By Thomas K. Pendergast
Efforts to rename the Julius Kahn Playground on the southern edge of the Presidio have produced two contenders for the new name, but at least one person thinks there should be more input from local residents before a final decision is made.
Now under consideration are: The West Pacific Playground, named after West Pacific Avenue, the street in Pacific Heights where the 12-acre playground is located; and the Presidio Wall Playground, named after the wall surrounding the part of the Presidio where the playground sits.
“Today we are closing a chapter of demagoguery, exclusion, bigotry and racial purity, reaffirming our core value that our parks and open spaces are places of inclusion and acceptance and embracing the rich diversity of San Francisco,” said Anupam Dhillion, an attorney with the firm Perkins Coie, who has been working pro bono on the issue, when he addressed a meeting of the Pacific Heights Association of Neighbors (PHAN) in mid-August.
Congressman Julius Kahn represented San Francisco in the U.S. House of Representatives from 1899 to 1903 and from 1905 until his death in 1924. The film American Jerusalem describes him as “among the most influential Jews in San Francisco – as well as national – civic life, from the middle of the 19th century into the 1930s.”
This is why the playground was named after him in 1926.
His advocacy of making the Chinese Exclusion Act “permanent,” however, is now taking that honor away from his legacy.
First enacted in 1882, it excluded Chinese laborers from entering the United States, the first time in history that a specific ethnic group was barred from entering the country.
The Congressional records show Kahn read excerpts from an 1852 travel log that stated the Chinese people were “morally, the most debased people on the face of the earth.” He also claimed that they “resorted to trickery and duplicity to circumvent our laws;” that their daily intercourse with the Caucasian has “not materially changed their customs or habits;” and furthermore that “gambling and sensuality are the great vices of the Chinese, while murderous assaults, robberies, kidnapping and blackmail are frequent occurrences.”
Beyond Chinese exclusion, he also attempted to exclude other Asians from entering the United States, like claiming that the Japanese would never be loyal to this country, but instead would stay loyal to the “Mikado” or emperor. He also made racially disparaging remarks about Filipinos and Indians when seeking to keep them from immigrating, according to Dhillion.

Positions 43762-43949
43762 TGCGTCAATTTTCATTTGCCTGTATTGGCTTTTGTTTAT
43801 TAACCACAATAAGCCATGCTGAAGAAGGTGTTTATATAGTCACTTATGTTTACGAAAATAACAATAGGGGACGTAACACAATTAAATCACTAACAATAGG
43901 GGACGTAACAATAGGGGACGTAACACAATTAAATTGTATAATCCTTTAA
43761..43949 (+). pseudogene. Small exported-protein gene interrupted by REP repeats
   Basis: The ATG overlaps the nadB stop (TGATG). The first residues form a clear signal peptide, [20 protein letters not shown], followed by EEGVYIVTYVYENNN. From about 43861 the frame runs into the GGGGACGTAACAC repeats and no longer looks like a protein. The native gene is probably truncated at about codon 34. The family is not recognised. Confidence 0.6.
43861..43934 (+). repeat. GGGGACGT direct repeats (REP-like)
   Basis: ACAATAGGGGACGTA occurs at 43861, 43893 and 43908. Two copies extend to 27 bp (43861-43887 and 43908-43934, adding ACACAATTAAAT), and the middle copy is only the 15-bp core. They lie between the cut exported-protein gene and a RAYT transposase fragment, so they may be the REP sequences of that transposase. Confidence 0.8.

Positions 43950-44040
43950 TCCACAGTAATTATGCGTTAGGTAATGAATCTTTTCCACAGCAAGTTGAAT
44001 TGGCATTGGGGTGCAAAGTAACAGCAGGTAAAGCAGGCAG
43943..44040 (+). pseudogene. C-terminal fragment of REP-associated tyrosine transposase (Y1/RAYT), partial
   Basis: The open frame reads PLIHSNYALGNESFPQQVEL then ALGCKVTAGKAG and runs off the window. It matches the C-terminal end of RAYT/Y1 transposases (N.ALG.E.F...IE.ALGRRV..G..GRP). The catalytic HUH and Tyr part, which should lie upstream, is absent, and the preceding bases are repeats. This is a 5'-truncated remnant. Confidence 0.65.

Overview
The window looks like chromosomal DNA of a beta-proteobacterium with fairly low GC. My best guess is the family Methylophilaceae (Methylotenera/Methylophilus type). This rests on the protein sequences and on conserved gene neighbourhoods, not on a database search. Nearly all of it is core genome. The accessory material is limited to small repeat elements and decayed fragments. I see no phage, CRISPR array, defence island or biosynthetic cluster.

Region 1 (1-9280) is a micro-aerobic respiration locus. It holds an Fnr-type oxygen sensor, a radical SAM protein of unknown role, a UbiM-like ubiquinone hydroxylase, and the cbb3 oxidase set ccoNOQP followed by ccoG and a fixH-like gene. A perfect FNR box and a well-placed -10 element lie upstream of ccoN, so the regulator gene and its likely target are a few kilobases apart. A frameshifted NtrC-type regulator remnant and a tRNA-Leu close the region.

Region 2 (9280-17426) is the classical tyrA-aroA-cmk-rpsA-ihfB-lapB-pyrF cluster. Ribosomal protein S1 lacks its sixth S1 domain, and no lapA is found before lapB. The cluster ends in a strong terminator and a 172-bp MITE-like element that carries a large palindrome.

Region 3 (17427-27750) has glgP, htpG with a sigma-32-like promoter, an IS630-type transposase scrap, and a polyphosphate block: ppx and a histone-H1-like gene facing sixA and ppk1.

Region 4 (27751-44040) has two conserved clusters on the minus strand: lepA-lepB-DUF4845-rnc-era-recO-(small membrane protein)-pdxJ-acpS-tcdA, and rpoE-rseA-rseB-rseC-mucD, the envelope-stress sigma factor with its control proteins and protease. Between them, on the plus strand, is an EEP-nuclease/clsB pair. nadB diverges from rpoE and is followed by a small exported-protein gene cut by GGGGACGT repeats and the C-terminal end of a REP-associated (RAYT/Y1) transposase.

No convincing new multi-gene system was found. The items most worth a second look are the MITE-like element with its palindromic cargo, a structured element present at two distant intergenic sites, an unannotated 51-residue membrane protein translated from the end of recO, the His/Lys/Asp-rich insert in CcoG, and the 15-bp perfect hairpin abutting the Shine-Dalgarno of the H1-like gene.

In 2018 the San Francisco Board of Supervisors adopted a resolution directing the SF Recreation and Park Commission, the body that governs the Recreation and Park Department, to rename the playground.
More recently, PHAN has voted on suggestions from among its membership.
Charlie Ferguson, PHAN president, said they started in early June with 12 suggested names collected from its membership, which were later winnowed down to three. Then they took a vote and the third name, the Rhoda Goldman Playground, after the benefactor who funded the current playground clubhouse, came up short.
“This is a neighborhood that is devoted to families and children, and it became clear to me … watching what was eliminated and what rose to the top … that, because this is a playground for children it should not get itself involved in large controversies,” Ferguson said. “A playground should remain mainly a playground, without controversy associated. And for that reason the names that may sound rather blah rose to the top.”
Matt Rhoa, however, had a problem with the process, perhaps not so much as the name change itself. He noted that people from the Richmond District and the Presidio also use the park but apparently they were not given the opportunity to give input on the new name.
“Why wasn’t this something discussed with all of the neighborhoods around the Presidio and within the Presidio? Were those people given an opportunity to participate in those meetings?” Rhoa asked.
“Those were meetings of our association. Those are our meetings. So we voted on what we were going to suggest to the recreation department,” Ferguson responded. He also explained that PHAN did not take a position on whether the park should be stripped of the name Julius Kahn. They decided to remain neutral about that.
“We didn’t feel it was important for us to get involved in a decision that was at the Board of Supervisors’ level about whether or not we’re going to remove the name,” he said. “And then after it was removed they contacted us and said ‘can you get your group together and get some names going here so we have some names to work with?’”
Recreation and Park Commission Vice President Allan Low said the name change must still go before the SF Recreation and Park Commission.
“There will be another opportunity to make public comment then. Anybody who lives in San Francisco can comment,” Low said.
“So, just to clarify, is there an opportunity for others to suggest names or is it already down to these two?” Rhoa responded.
“Certainly, this is not intended to be a closed process. As this process moves forward it will go before the Recreation and Park Commission’s Operations Committee,” Low said. “That’s an opportunity to suggest names, comment on the process. Then that will move forward to the full commission, another opportunity.”